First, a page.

Cutting Through the Windows 10 Hype
posted on 7-22-2015 by Jonathan | Laptop concept image from ASUS
With the Windows 10 launch just days away, Microsoft and it’s partners are ramping up their efforts to get you on Windows 10. (preferably on a new laptop, in the case of ASUS, above.)
My advice is simple: wait. Give Microsoft at least a month or so to work the biggest bugs out. As recently as a couple weeks ago, pre-release versions of Windows 10 still cause any number of issues, and we haven’t even explored the upgrade process yet. Rumor has it that the very latest builds of the operating system are getting much better, but July 29th is still very close to ship a full version of the operating system.
Luke and I will be experimenting with the upgrade process shortly after launch, because this is the largest unknown to the IT community. Even as Microsoft releases new weekly builds of Windows 10 in the technical preview program, many of these break the upgrade process, and have to be installed from scratch on the computer.
If you want another recommendation of whether you should upgrade sooner or later, take a look at our upgrade article, here: Should I upgrade to Windows 10?
Windows 10 Launches in...
A new global advertising campaign for Windows 10 will celebrate the newest generation and invites people to join a new era with us. July 20 in the U.S. and July 29 globally, the first wave of TV and digital ads will highlight how Windows 10 delivers a more human way to do — brought to life with features like Windows Hello*** and Microsoft Edge.
Humanistic design is in, and it’s a good thing for people.
Ads with images of young, ethnic college students like this one are a large part of Microsoft’s global marketing push for Windows 10. You won’t see the old IBM manager in a suit in any of Microsoft’s TV spots this year. “We want to make your interactions with Windows devices more like interacting with another person,” said Scott Evans. Hence the campus life imagery. And plus, they’re launching in time for the fall college semester.
While Microsoft Hello (as mentioned on left) is a new way to log into your computer, you will be able to talk to it: Meet Cortana. While not as catchy as Siri or Ok Google, Cortana will become the voice of your computer–eventually. As it looks right now, Cortana is one of the features that will need lots of improvement after the launch on July 29th.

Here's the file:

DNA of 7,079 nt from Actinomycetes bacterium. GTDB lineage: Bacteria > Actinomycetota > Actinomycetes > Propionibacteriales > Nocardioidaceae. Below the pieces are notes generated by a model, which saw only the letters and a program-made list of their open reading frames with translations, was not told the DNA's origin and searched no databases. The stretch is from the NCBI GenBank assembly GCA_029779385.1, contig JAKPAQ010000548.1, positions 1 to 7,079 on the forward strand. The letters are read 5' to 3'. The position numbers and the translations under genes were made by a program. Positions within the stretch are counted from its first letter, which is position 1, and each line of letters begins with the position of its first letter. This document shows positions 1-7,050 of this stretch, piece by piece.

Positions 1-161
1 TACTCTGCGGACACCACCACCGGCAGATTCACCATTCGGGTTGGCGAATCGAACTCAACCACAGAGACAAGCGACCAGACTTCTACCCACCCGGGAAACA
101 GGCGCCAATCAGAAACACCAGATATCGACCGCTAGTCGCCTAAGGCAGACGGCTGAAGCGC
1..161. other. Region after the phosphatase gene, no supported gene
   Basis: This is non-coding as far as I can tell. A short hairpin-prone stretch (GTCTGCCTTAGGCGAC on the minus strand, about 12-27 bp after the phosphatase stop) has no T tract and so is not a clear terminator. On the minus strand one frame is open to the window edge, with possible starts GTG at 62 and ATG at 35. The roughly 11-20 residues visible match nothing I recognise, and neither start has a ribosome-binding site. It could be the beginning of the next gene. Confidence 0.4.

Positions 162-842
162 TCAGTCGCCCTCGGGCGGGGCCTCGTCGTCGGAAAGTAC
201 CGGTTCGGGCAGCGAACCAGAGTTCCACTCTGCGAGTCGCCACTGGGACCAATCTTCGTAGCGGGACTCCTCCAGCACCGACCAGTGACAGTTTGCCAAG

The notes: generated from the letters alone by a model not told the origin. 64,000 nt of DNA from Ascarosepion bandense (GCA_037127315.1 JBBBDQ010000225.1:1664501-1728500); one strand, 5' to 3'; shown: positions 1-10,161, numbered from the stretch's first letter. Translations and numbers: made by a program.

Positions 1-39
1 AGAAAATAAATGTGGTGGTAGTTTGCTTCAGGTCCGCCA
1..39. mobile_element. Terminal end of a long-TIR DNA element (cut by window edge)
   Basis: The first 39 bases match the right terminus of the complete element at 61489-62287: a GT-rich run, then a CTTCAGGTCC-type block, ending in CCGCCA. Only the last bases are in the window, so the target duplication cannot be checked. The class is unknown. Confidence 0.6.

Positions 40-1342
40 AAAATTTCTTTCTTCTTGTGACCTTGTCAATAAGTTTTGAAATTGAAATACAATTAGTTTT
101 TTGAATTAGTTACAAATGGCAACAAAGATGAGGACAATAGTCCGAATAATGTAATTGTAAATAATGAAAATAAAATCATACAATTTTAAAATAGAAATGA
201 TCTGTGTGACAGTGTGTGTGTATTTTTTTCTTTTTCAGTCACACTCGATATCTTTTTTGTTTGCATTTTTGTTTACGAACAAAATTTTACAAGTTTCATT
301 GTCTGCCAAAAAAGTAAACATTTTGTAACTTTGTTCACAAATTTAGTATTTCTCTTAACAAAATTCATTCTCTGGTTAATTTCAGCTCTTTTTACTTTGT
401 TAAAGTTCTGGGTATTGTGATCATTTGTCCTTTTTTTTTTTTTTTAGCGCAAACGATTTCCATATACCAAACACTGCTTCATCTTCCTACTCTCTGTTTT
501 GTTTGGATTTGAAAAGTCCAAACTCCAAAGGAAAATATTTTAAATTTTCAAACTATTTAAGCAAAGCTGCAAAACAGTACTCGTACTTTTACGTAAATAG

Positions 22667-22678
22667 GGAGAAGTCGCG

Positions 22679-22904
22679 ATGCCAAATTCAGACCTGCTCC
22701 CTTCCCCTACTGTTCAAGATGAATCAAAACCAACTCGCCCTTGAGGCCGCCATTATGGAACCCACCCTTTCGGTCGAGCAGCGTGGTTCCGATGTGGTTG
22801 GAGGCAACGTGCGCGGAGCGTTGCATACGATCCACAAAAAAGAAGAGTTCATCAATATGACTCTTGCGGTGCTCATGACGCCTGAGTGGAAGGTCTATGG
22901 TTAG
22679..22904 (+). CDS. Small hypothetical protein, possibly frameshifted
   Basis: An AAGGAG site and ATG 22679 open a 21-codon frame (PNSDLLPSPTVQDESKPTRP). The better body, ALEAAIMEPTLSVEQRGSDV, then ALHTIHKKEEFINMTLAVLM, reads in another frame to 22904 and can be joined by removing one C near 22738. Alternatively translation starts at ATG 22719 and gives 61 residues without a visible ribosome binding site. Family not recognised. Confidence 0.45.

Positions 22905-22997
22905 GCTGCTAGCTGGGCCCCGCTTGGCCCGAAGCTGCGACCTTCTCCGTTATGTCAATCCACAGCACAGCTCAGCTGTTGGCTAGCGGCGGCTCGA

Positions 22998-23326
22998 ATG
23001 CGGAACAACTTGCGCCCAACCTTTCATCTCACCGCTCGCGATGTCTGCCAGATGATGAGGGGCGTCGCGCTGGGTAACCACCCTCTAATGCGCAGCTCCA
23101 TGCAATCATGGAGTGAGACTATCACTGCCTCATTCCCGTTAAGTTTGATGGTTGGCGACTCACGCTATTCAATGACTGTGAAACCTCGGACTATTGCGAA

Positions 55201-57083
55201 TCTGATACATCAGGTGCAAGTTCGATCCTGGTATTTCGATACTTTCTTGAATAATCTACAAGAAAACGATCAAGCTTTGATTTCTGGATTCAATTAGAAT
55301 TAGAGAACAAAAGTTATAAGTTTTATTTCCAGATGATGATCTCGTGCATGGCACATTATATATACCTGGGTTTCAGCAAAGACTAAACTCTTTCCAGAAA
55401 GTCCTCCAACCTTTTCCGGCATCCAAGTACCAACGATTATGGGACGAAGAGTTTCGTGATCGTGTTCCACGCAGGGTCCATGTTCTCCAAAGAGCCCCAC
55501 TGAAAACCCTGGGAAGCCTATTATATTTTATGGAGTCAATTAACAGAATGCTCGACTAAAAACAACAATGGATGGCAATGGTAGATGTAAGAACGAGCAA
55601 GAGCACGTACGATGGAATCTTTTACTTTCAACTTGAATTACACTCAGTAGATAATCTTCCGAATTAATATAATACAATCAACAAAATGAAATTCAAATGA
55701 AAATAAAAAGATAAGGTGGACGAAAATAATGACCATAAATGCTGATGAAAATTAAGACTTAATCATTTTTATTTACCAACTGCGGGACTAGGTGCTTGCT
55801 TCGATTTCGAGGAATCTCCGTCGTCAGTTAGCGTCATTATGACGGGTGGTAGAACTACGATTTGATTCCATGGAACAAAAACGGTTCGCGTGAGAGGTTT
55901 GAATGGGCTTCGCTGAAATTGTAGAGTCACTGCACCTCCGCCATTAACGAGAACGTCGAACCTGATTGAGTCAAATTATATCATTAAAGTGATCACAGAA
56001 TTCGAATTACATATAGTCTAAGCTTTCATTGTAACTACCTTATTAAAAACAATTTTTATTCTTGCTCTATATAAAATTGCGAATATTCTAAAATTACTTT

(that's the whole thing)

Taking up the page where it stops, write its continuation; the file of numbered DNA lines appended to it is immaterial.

Oddly enough, humanistic design has very little to do with humanism, the religion. It’s simply a mindset that computers and technology exist to serve people, and due effort should be put into making sure it serves them well. Humanistic design is responsible for things like larger font sizes, pictures of people instead of circuit boards, and speech recognition. (after all, why should you be the one who has to learn a new communication method like typing if a computer can understand you?)
Windows 10 is full of this design direction, and the biggest leader here is our favorite Windows 10 feature, the return of the start menu!
The Return of the Start Menu
Many at Microsoft were surprised at how hated the Windows 8 start screen became. After all, it was a cleaner interface with bigger buttons! It should have been better!
Unfortunately, Microsoft forgot two things: A) listen to your customers–early testers hated the interface. And B) People, in general, are creatures of habit. We’ve become very used to the Windows Desktop as our virtual real estate. We pile programs on it, websites, and more. The start menu lets us open a drawer over that desk without loosing site of the desktop entirely–and People like that.
With Windows 10, Microsoft is going back to its roots and bringing back the start menu. It’s a new and improved start menu, but still very much a menu and not a full screen app. If you like the full screen Windows experience, you can still get it, but it isn’t forced on you. Microsoft has definitely started listening to its customers again (or at least their accountants), and that’s the best way to make software that works for people.
We’re happy to see the start menu return.
Is Windows 10 Really Free? For How Long?
Yup, Windows 10 is a free upgrade. For at least a year (until 7/29/16).
If Microsoft fulfills their promises with Windows 10 of unifying the installation base of Windows 7, 8, and 8.1 and getting everyone on board with the new fast and free update cycle, things look pretty good.
The problems come if Windows 10 is still a buggy, unstable upgrade after a year–many people won’t upgrade (and we certainly won’t recommend “upgrading” to something that’s broken.) Windows 8 was released in October 2012, but wasn’t stable until after the “Windows 8.1 Update”, released in April 2014. If popular opinion takes longer than a year to embrace Windows 10, I wouldn’t be surprised if Microsoft extended the free upgrade period. Regardless, it’s much better to wait for a stable Windows 10 release than to rush into something because it’s free now.
As long as your computer is running Windows 7, 8, or 8.1, you’ll definitely be able to upgrade at any point up until 7/29/2016.
However, Microsoft is not giving away licenses to Windows 10–if you need to upgrade an older Vista or XP computer you’ll still need to purchase a license key. Windows 10 licenses are available for pre-order now for around $119.
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